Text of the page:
Sphere or spear? Apparently cells can’t tell that an asbestos fibre or long carbon nanotube are spears due to their rounded tips according to researchers at Brown University. From the Sept. 18, 2011 news item on Nanowerk,
Through molecular simulations and experiments, the team reports in Nature Nanotechnology that certain nanomaterials, such as carbon nanotubes, enter cells tip-first and almost always at a 90-degree angle. The orientation ends up fooling the cell; by taking in the rounded tip first, the cell mistakes the particle for a sphere, rather than a long cylinder. By the time the cell realizes the material is too long to be fully ingested, it’s too late.
Here’s a representation of what the scientists mean,
Here’s what happens when a cell encounters a carbon nanotube, asbestos fibre, gold nanowires, and other materials that are long and perpendicular with rounded tips,
Like asbestos fibers, commercially available carbon nanotubes and gold nanowires have rounded tips that often range from 10 to 100 nanometers in diameter. Size is important here; the diameter fits well within the cell’s parameters for what it can handle. Brushing up against the nanotube, special proteins called receptors on the cell spring into action, clustering and bending the membrane wall to wrap the cell around the nanotube tip in a sequence that the authors call “tip recognition.” As this occurs, the nanotube is tipped to a 90-degree angle, which reduces the amount of energy needed for the cell to engulf the particle.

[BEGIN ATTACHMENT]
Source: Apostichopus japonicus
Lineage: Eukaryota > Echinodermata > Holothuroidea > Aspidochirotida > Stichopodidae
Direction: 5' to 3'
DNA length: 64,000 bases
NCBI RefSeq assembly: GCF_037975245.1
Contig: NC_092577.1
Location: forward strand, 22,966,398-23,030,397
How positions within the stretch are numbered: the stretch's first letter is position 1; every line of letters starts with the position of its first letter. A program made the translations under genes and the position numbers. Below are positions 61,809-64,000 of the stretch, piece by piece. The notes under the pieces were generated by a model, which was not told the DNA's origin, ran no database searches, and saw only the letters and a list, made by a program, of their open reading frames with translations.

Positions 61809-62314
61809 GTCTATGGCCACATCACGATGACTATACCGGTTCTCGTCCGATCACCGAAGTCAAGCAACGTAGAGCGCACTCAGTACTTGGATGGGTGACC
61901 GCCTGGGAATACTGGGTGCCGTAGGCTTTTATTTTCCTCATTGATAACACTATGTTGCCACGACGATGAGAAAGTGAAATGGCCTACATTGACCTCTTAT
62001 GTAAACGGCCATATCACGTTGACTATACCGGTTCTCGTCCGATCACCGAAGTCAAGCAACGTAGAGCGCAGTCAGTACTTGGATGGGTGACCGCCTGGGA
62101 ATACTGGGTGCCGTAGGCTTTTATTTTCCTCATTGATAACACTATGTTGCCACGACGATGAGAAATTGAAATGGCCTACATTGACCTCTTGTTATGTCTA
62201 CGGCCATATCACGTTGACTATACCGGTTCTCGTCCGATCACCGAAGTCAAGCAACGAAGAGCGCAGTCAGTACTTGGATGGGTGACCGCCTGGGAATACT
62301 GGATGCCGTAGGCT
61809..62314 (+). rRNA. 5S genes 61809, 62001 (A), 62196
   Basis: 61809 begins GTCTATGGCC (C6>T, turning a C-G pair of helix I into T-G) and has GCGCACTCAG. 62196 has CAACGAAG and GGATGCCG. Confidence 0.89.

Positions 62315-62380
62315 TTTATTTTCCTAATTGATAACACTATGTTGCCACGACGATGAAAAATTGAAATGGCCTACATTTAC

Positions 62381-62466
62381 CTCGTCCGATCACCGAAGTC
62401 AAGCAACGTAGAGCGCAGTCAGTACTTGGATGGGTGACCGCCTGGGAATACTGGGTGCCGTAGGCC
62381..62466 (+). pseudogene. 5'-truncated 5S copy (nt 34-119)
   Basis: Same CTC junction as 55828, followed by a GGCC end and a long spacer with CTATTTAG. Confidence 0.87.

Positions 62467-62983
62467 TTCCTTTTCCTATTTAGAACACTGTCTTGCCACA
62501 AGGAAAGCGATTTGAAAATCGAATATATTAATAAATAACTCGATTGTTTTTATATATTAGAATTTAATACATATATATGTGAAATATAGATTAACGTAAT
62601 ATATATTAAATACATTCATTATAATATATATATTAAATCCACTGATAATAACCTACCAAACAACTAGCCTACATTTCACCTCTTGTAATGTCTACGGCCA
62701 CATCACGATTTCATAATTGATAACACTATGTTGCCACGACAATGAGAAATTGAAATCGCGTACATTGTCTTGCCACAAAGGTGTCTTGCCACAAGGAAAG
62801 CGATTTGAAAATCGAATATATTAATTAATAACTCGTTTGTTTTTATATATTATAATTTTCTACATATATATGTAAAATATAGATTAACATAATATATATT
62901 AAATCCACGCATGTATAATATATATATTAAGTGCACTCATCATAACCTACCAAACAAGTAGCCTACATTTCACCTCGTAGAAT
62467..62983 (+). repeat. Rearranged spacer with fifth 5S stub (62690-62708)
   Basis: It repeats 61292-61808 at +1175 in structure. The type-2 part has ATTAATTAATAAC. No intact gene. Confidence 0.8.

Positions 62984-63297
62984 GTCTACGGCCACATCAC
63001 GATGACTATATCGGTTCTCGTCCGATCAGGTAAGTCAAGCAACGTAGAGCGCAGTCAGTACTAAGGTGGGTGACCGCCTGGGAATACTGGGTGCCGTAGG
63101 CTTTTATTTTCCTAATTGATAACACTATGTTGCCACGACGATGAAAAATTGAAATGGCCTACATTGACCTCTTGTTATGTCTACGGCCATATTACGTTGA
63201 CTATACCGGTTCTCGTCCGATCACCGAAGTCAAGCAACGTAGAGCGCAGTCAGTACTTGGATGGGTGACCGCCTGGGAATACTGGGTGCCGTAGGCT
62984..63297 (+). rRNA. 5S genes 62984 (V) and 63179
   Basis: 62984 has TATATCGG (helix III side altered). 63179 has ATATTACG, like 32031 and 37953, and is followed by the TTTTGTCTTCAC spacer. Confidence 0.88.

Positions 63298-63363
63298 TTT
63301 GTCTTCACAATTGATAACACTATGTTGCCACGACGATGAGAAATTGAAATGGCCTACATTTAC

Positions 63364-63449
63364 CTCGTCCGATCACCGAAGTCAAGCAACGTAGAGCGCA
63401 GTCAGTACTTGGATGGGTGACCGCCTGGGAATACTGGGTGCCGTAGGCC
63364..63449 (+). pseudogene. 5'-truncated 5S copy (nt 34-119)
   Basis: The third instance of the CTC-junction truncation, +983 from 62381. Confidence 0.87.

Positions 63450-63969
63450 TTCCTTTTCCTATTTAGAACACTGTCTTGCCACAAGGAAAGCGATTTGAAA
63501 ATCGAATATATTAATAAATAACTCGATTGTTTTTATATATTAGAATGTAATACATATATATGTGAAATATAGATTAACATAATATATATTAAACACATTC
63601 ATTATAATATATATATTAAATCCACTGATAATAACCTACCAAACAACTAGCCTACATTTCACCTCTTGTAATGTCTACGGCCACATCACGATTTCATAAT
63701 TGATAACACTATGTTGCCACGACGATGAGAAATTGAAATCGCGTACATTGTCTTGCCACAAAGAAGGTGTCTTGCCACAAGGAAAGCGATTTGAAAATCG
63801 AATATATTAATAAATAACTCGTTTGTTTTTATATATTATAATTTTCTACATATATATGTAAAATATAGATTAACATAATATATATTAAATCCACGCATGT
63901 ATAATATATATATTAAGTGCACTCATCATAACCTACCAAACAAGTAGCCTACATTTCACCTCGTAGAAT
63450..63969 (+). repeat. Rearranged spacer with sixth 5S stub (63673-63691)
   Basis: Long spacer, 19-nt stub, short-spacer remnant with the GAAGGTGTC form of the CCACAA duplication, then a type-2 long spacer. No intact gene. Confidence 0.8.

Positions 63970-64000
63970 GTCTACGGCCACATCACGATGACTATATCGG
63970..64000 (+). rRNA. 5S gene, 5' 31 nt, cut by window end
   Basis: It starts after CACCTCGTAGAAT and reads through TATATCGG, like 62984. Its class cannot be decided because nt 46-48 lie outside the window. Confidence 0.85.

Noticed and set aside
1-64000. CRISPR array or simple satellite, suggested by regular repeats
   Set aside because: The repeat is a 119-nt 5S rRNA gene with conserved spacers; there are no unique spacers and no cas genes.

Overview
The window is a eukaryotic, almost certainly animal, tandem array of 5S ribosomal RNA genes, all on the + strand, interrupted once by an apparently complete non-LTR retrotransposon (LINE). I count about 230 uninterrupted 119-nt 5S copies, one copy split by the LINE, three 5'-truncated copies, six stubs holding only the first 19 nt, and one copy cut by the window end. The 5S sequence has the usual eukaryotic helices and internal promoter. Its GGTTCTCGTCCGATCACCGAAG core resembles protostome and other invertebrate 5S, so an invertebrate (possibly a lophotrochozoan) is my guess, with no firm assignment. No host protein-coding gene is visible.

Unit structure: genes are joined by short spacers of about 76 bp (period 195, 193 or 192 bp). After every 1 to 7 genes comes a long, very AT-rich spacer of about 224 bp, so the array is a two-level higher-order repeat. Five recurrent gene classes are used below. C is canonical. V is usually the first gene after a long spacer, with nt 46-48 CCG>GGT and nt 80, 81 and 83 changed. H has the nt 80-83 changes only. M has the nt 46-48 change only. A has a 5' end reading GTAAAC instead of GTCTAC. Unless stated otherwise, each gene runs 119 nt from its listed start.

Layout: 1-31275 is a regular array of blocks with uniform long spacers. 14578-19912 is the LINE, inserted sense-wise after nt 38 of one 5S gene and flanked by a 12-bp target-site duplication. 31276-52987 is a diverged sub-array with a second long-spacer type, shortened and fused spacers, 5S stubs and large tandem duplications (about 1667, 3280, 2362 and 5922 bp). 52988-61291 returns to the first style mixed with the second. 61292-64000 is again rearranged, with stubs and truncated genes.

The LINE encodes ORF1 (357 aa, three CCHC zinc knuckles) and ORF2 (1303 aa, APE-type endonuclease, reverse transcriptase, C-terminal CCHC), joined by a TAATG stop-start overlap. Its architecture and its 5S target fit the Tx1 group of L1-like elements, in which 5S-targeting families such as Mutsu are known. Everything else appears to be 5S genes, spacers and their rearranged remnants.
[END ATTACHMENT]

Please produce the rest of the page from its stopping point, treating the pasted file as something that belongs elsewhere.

Once the engulfing — endocytosis — begins, there is no turning back. Within minutes, the cell senses it can’t fully engulf the nanostructure and essentially dials 911. “At this stage, it’s too late,” Gao [Huajian Gao] said. “It’s in trouble and calls for help, triggering an immune response that can cause repeated inflammation.”
I gather this is the starting point for mesothelioma. Here’s a description of the process (from the Brown University Sept. 18, 2011 news release,
“We thought the tube was going to lie on the cell membrane to obtain more binding sites. However, our simulations revealed the tube steadily rotating to a high-entry degree, with its tip being fully wrapped,” said Xinghua Shi, first author on the paper who earned his doctorate at Brown and is at the Chinese Academy of Sciences in Beijing. “It is counter-intuitive and is mainly due to the bending energy release as the membrane is wrapping the tube.”
Here’s a video from Brown illustrating the process,
The whole thing has me wondering about long vs. short carbon nanotubes. Does this mean that short carbon nanotubes can be ingested successfully? If so, at what point does short become too long to ingest? It doesn’t seem like my questions are going to be answered too soon since the team would like to go in this direction (from the Brown news release),
The team would like to study whether nanotubes without rounded tips — or less rigid nanomaterials such as nanoribbons — pose the same dilemma for cells.
“Interestingly, if the rounded tip of a carbon nanotube is cut off (meaning the tube is open and hollow), the tube lies on the cell membrane, instead of entering the cell at a high-degree-angle,” Shi said.